The name of this week's Torah portion, Miketz, means "the end." It refers to the end of a two-year period of time after the release of one of Pharaoh's servants. This manumission had been predicted by Yosef (Joseph), one of the twelve sons of Yaakov (Jacob), who was destined to become not only the Viceroy of Egypt but also the leader of the Children of Israel.
At the end of these two years, Pharaoh, the leader of Egypt, dreams some scenes that trouble him, and his servant remembers the correct interpretation to a dream given by Yosef two years earlier. He recommends that Yosef be called upon to interpret Pharaoh's dream, which resulted in the prediction of seven years of plenty followed by seven years of famine in Egypt. The famine caused the Children of Israel to travel to Egypt for food, where the entire family eventually is reunited with Yosef, and their period of sojourn in the land of Egypt begins. This would be the prelude to their subsequent slavery in Egypt which would be followed by their freedom from Egypt at the time of the Exodus. This whole chain of events begins with Pharaoh's dreams in this week's portion.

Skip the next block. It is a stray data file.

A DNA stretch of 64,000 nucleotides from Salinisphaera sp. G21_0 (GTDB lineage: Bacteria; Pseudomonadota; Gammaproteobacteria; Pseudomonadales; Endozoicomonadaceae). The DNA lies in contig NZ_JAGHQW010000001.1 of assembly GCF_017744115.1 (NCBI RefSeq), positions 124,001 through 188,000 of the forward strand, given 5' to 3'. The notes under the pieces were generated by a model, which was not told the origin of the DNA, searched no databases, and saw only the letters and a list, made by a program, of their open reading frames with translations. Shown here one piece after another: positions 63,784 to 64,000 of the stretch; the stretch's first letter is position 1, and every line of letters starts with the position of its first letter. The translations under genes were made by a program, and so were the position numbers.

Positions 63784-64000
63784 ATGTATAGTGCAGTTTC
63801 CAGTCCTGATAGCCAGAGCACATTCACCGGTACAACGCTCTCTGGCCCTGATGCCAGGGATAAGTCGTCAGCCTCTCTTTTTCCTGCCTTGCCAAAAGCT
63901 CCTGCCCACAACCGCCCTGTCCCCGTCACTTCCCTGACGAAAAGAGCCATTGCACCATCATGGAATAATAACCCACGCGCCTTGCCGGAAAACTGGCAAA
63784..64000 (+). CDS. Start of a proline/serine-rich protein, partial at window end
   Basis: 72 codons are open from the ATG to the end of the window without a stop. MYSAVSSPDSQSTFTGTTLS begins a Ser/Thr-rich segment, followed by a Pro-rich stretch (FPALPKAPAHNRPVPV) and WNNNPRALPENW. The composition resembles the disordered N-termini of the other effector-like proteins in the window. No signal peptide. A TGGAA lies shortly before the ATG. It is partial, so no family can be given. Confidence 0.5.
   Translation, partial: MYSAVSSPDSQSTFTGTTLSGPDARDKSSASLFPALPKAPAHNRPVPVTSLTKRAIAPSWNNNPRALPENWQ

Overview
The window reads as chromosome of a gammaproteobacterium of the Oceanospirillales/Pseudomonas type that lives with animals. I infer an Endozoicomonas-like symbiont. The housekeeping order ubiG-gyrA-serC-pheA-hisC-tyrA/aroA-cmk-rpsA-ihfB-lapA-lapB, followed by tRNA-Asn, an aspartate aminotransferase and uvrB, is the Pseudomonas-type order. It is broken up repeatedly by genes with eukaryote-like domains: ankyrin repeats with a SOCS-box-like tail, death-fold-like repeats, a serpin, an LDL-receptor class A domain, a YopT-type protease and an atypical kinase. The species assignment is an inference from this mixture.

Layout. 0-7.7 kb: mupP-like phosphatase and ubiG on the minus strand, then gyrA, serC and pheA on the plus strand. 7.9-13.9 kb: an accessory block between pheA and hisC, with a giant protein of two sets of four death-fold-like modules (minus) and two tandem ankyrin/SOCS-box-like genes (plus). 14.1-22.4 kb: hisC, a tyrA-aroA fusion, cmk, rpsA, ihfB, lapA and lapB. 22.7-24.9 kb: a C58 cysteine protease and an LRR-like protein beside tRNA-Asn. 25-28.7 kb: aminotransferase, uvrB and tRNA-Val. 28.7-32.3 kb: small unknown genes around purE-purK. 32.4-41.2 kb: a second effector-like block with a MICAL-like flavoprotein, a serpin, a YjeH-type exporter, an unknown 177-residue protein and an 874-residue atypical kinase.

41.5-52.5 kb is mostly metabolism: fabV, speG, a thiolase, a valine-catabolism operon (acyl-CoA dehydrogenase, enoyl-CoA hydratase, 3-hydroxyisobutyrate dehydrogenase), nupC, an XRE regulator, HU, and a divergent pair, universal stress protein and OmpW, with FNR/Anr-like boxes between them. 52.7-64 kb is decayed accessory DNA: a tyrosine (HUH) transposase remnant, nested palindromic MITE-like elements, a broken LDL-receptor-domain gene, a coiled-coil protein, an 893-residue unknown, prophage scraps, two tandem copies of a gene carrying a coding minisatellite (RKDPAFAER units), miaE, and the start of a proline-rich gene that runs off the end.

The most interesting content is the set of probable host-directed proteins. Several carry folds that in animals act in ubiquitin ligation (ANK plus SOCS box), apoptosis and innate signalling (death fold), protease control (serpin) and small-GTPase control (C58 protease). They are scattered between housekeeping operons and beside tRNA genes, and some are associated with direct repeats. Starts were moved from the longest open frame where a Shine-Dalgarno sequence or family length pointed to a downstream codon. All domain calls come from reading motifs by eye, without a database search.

It is strange that the portion is called "the end," especially since this reading actually introduces the beginning of the Israelite experience in Egypt. I believe that this juxtaposition actually teaches us an important lesson.
Life is a series of beginnings and endings, ups and downs, peaks and valleys. When things are very dark and dreary and we think that we are nearing the end, often there is a ray of light that shines forth and a new beginning emerges. Yosef was stuck in a prison for two years after he had predicted the freedom of Pharaoh's servant, and his hope that he immediately would be liberated gave way to bleak disillusionment. When Yosef least expected it, Pharaoh has a dream, and the opportunity for Yosef's freedom ensues. What he thought was an end--would be the beginning of the process leading to the Exodus from Egypt and God's Revelation of the Torah on Mt. Sinai.
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In a sense, "the end" has come to the Rabbinic Cabinet, as presently constituted, at the United Jewish Communities. With the reorganization of UJC into four pillars, the Rabbinic Cabinet, which had been an independent constituency servicing rabbis, now becomes part of the larger Jewish Renaissance and Renewal Pillar. Within this Pillar, the rabbinate will work with a wider group of professionals and lay leaders seeking to serve the spiritual needs of the American Jewish community. As such, my position as Director of the Rabbinic Cabinet comes to an end, too, since the responsibilities of the Cabinet will be assumed by the staff of the Renaissance and Renewal Pillar. Therefore, this is my last Shabbat Message, since these changes will take place with the new calendar year.